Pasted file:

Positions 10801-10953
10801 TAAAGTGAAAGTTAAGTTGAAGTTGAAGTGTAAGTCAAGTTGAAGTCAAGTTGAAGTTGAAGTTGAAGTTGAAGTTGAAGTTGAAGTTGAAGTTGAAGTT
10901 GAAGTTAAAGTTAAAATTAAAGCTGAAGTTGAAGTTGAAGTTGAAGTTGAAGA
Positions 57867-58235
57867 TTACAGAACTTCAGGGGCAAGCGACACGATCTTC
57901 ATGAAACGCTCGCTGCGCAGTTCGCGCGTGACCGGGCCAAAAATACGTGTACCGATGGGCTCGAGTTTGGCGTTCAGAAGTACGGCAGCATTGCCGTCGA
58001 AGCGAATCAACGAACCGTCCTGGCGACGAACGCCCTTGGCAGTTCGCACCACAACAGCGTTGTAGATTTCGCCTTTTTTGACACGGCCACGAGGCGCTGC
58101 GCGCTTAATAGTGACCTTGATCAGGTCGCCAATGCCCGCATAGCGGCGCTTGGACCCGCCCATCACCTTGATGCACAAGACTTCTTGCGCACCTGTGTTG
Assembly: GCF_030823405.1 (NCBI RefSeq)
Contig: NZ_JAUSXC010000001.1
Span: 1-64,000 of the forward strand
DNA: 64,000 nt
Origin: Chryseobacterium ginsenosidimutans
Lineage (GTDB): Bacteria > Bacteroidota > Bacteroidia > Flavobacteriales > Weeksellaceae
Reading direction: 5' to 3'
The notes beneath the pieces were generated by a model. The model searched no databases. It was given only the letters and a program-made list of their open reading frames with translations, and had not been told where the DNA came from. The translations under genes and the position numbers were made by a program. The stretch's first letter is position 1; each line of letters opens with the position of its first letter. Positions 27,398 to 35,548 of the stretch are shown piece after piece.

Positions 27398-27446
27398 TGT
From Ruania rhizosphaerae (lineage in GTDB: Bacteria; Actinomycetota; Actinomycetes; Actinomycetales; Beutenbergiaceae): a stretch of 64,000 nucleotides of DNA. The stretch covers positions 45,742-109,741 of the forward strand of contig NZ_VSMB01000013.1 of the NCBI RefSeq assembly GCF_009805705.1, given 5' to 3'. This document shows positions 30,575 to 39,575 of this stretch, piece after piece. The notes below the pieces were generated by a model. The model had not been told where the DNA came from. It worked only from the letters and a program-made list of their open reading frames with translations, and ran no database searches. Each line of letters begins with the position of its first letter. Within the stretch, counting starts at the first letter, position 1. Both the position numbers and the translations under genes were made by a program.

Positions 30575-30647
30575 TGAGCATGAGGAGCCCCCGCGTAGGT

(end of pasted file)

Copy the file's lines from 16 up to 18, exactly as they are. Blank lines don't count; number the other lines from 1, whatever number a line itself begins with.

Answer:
The notes beneath the pieces were generated by a model. The model searched no databases. It was given only the letters and a program-made list of their open reading frames with translations, and had not been told where the DNA came from. The translations under genes and the position numbers were made by a program. The stretch's first letter is position 1; each line of letters opens with the position of its first letter. Positions 27,398 to 35,548 of the stretch are shown piece after piece.

Positions 27398-27446
27398 TGT